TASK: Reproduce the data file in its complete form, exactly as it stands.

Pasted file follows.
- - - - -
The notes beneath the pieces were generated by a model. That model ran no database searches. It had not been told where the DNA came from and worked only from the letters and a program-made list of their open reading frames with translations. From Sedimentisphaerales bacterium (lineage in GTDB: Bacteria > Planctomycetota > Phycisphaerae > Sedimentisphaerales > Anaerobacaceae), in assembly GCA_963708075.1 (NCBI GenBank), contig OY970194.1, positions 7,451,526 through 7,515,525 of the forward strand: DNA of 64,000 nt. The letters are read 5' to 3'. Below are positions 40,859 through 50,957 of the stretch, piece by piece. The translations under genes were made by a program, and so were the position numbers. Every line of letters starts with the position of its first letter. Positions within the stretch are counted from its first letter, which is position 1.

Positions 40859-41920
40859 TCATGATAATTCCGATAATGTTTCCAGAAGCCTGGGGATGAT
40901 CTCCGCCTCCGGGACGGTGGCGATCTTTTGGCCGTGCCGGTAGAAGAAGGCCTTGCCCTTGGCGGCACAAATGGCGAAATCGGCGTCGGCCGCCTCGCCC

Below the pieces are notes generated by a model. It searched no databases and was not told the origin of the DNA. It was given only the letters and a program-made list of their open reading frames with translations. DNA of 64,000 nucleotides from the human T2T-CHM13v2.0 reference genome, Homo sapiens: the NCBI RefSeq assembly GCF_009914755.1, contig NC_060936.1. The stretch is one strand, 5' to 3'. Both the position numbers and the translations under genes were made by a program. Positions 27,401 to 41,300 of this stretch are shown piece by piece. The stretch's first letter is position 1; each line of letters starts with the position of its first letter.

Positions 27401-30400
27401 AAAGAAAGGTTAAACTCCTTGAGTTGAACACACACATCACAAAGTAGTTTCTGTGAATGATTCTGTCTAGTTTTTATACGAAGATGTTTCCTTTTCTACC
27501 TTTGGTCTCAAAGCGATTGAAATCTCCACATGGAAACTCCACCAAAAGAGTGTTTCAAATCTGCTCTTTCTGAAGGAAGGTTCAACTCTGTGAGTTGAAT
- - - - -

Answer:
The notes beneath the pieces were generated by a model. That model ran no database searches. It had not been told where the DNA came from and worked only from the letters and a program-made list of their open reading frames with translations. From Sedimentisphaerales bacterium (lineage in GTDB: Bacteria > Planctomycetota > Phycisphaerae > Sedimentisphaerales > Anaerobacaceae), in assembly GCA_963708075.1 (NCBI GenBank), contig OY970194.1, positions 7,451,526 through 7,515,525 of the forward strand: DNA of 64,000 nt. The letters are read 5' to 3'. Below are positions 40,859 through 50,957 of the stretch, piece by piece. The translations under genes were made by a program, and so were the position numbers. Every line of letters starts with the position of its first letter. Positions within the stretch are counted from its first letter, which is position 1.

Positions 40859-41920
40859 TCATGATAATTCCGATAATGTTTCCAGAAGCCTGGGGATGAT
40901 CTCCGCCTCCGGGACGGTGGCGATCTTTTGGCCGTGCCGGTAGAAGAAGGCCTTGCCCTTGGCGGCACAAATGGCGAAATCGGCGTCGGCCGCCTCGCCC

Below the pieces are notes generated by a model. It searched no databases and was not told the origin of the DNA. It was given only the letters and a program-made list of their open reading frames with translations. DNA of 64,000 nucleotides from the human T2T-CHM13v2.0 reference genome, Homo sapiens: the NCBI RefSeq assembly GCF_009914755.1, contig NC_060936.1. The stretch is one strand, 5' to 3'. Both the position numbers and the translations under genes were made by a program. Positions 27,401 to 41,300 of this stretch are shown piece by piece. The stretch's first letter is position 1; each line of letters starts with the position of its first letter.

Positions 27401-30400
27401 AAAGAAAGGTTAAACTCCTTGAGTTGAACACACACATCACAAAGTAGTTTCTGTGAATGATTCTGTCTAGTTTTTATACGAAGATGTTTCCTTTTCTACC
27501 TTTGGTCTCAAAGCGATTGAAATCTCCACATGGAAACTCCACCAAAAGAGTGTTTCAAATCTGCTCTTTCTGAAGGAAGGTTCAACTCTGTGAGTTGAAT